Today we’re blasé about Mustangs in movies, but when it made its cinematic debut in September ’64, the car was riding on a wave of popularity. Launched six months earlier, as filming commenced, the pony car’s maker was so keen to see it in the blockbuster that it supplied a new Lincoln Continental to be crushed in front of an incredulous crew. The white Ford suffers ‘a double blowout’ while driver Tilly Masterson (her name altered from the book) dices with the tyre-slashing Aston. Thunderball features another soft-top ’Stang, in pale blue with white hood, as the action switches to the Bahamas. Mustangs starred in future movies, notably Diamonds Are Forever, but the early cars represent the USA’s contribution to the worldwide phenomenon of Fleming’s creation. Anorak fact Henry Ford II appears in Thunderball.

Aston Martin DBS On Her Majesty’s Secret Service

8 Aston Martin DBS On Her Majesty’s Secret Service

Following the DB5 was almost as tough as George Lazenby taking over from Sean Connery, yet with the passing of time both Aston and the Aussie Milk Tray man have aged well. Neither could compete, yet both brought something different to the role. Painted metallic green, the six-cylinder S looks great in its pre spoilerand-skirts incarnation – indeed, with the surfeit of silver DB5s around, there is an argument to suggest that this Bond Aston is the coolest of the lot. Decked out in flowers and accompanied by John Barry’s brilliant soundtrack, the late Mrs Bond couldn’t have been killed in finer surroundings. Anorak fact Another DBS turns up in Diamonds Are Forever, lurking in the background of Q’s workshop.

 BMW Z8 The World Is Not Enough

9 BMW Z8 The World Is Not Enough

If Britain’s finest spy is going to drive a German car, it might as well be a good one. Inspired by the beautiful and exotic 507, the Z8 looked special, something Bond’s previous Bavarian roadster failed to do. The only snag was that the maker of the ‘Ultimate driving machine’ hadn’t built any by the time shooting started. Despite desperate attempts to get a finished Z8, only body panels could be delivered in time, so these were attached to a Dax Cobra, a fullsized model being used for the interior shots. Supposedly equipped with an arsenal of Q-branch gadgets, the BMW is sliced in two by a circularsaw- wielding helicopter after firing a solitary rocket. It was also the second Bond Beemer capable of being driven by remote control. Anorak fact Shirley Manson of Garbage was filmed driving a Z8 while singing the movie’s theme. At the time, she didn’t hold a licence!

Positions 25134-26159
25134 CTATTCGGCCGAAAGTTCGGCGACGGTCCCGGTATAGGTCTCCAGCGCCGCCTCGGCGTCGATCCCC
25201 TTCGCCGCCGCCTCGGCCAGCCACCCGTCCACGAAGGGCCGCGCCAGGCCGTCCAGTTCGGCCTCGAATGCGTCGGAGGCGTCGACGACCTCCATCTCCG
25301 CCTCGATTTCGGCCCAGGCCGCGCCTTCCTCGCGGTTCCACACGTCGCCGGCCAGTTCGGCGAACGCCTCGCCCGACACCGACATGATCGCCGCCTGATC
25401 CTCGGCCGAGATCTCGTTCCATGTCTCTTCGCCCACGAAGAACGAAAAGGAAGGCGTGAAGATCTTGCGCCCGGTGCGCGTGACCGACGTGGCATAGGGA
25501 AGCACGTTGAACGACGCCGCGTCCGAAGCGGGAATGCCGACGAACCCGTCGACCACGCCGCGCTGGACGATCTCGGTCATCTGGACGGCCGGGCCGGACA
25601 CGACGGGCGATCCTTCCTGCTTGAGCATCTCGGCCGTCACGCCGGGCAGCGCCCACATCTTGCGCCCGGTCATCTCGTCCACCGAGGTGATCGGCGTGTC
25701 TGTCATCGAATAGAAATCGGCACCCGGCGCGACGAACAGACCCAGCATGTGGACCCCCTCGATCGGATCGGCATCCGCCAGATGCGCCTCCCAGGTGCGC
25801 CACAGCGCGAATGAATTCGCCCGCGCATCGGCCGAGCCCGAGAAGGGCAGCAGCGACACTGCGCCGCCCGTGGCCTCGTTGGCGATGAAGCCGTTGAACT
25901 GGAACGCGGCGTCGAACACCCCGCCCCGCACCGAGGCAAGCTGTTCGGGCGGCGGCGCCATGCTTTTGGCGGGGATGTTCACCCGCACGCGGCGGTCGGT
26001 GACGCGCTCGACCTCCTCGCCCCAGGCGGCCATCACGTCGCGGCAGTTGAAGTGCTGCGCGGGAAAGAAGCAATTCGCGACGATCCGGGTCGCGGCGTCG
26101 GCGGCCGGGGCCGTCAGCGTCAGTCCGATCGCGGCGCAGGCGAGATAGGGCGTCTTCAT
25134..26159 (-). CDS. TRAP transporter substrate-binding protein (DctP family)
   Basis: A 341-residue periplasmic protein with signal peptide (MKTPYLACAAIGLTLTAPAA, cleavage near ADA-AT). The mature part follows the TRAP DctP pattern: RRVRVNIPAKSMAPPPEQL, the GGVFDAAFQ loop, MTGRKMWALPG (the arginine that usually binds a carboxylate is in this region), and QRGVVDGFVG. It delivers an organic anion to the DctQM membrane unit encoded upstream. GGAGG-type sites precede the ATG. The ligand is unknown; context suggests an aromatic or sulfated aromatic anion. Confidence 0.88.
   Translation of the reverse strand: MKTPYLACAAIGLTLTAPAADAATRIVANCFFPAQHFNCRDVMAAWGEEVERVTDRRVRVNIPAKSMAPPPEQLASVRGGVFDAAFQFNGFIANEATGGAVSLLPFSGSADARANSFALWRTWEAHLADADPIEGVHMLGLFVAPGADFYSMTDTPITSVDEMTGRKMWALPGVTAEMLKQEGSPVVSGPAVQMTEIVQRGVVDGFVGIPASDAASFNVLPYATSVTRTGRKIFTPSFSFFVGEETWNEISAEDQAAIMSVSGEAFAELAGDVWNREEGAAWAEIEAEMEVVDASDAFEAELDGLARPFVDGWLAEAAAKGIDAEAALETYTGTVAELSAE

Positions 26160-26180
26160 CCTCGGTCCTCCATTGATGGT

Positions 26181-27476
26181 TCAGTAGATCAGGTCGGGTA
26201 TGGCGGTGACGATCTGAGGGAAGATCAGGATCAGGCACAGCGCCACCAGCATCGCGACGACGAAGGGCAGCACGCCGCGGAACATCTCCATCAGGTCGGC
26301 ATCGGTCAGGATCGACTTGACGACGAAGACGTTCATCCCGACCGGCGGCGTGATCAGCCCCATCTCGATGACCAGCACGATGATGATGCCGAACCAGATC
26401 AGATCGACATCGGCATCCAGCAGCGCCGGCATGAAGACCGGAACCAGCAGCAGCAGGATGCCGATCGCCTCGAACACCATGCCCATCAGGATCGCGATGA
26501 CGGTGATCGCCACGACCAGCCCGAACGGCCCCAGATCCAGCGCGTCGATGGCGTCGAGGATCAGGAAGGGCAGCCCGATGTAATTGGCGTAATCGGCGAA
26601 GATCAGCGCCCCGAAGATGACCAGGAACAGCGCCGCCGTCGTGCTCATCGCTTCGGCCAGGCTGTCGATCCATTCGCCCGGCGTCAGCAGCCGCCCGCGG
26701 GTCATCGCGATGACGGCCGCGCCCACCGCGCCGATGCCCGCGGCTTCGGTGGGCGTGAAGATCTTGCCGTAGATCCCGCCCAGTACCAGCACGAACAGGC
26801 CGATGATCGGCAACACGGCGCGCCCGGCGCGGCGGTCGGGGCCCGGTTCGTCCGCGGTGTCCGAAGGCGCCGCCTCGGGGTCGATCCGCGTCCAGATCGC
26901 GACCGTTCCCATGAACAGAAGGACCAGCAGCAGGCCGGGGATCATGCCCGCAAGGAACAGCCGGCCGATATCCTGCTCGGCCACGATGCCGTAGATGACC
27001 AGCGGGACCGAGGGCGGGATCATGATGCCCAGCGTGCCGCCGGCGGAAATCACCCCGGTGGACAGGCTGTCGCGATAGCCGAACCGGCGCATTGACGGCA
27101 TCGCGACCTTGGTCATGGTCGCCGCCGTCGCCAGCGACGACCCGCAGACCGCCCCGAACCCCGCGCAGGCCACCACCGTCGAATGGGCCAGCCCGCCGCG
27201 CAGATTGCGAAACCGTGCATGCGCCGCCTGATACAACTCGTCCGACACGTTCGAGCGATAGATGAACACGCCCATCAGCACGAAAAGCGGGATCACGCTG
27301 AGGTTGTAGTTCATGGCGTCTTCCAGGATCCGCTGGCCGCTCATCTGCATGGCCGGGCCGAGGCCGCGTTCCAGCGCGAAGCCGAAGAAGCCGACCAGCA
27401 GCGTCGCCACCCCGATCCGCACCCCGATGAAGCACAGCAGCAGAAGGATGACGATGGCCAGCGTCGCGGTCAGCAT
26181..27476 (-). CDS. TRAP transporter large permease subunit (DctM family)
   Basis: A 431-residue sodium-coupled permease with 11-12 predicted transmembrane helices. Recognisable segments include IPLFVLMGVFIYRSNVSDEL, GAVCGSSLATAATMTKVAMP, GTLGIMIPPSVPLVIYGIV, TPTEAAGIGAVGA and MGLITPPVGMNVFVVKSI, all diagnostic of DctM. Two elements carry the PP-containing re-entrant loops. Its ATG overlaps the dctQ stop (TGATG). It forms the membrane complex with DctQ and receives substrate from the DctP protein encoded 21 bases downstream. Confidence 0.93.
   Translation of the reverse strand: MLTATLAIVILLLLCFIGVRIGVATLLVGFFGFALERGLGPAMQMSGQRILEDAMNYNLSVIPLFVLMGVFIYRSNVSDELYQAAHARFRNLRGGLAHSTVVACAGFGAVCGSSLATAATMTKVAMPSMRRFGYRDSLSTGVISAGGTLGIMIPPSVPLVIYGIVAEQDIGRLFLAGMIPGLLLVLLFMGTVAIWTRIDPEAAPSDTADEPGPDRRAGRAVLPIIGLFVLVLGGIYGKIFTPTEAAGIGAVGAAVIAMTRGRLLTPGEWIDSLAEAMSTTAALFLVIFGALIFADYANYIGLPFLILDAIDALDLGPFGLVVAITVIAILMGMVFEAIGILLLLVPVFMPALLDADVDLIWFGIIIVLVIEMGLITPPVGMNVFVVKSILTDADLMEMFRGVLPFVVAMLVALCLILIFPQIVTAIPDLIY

Toyota 2000GT You Only Live Twice

10 Toyota 2000GT You Only Live Twice

If the DB5 was exclusive, this was positively exotic. Toyota displayed its stunning coupé prototype at the Tokyo show in ’66, before going on to produce just 337 cars. Built on an Elan-style backbone chassis and powered by a 2-litre ‘six’, the E-typeinfluenced car attracted the attention of producer ‘Cubby’ Broccoli. His only concern was that the closed cockpit was restrictive for filming. Eager to please, Toyota offered to lop the roof off and in two weeks created a gorgeous roadster for Bond’s Japanese chauffeur. Unlike the subsequent Corgi, the car didn’t have rockets and, though memorable, its appearances in the film were tantalisingly brief. Anorak fact Aki’s car could have been the new 1967 Chevrolet Camaro had GM got its way.

Bond’s worst cars

Citroen 2CV For Your Eyes Only

Whoever thought of having Bond try to outrun a Peugeot 504 with a 2CV must have plumbed the

depths to find two more un-Fleming-like vehicles.

BMW Z3 GoldenEye

Just plain wrong. Even with the less-thanstatuesque Pierce Brosnan behind the wheel, the Beemer still looks like an overgrown slipper.

BMW 750iL E38 Tomorrow Never Dies

To make things worse, he drives this one from the back seat with his product-placed mobile phone.

AMC Hornet The Man With The Golden Gun

By the time AMC began offering free cars in 1974, the plot lines were so pedestrian that even rotating a car through 360º while jumping a canal couldn’t revive flagging interest.

Renault 11 A View To A Kill

Admittedly it wasn’t intended for our hero, but even cutting it in half couldn’t make this taxi as interesting as those of the earlier movies.

THE MOON BUGGY Diamonds Are Forever

Having been wooed back into Bondage, Connery found himself driving Robbie the Robot in a franchise increasingly influenced by Benny Hill.

Jaguar XKR Die Another Day

The Jag may be a blood relative of the Aston, but in this guise, decorated as an enemy gunship, it comes off second best.

CORVORADO Live And Let Die

When Brett Sinclair took on Shaft, style was always going to be a casualty, this Stutz-inspired pimpmobile being a prime example.

Alfa Romeo GTV6 Octopussy

Like the Datsun 240Z, the GTV6 is a great car, but not for James Bond – even if he did steal it.

Morris 1000 Convertible Thunderball

One of cinema’s more incongruous sights: Bond being driven to his hotel in a ragtop jellymould.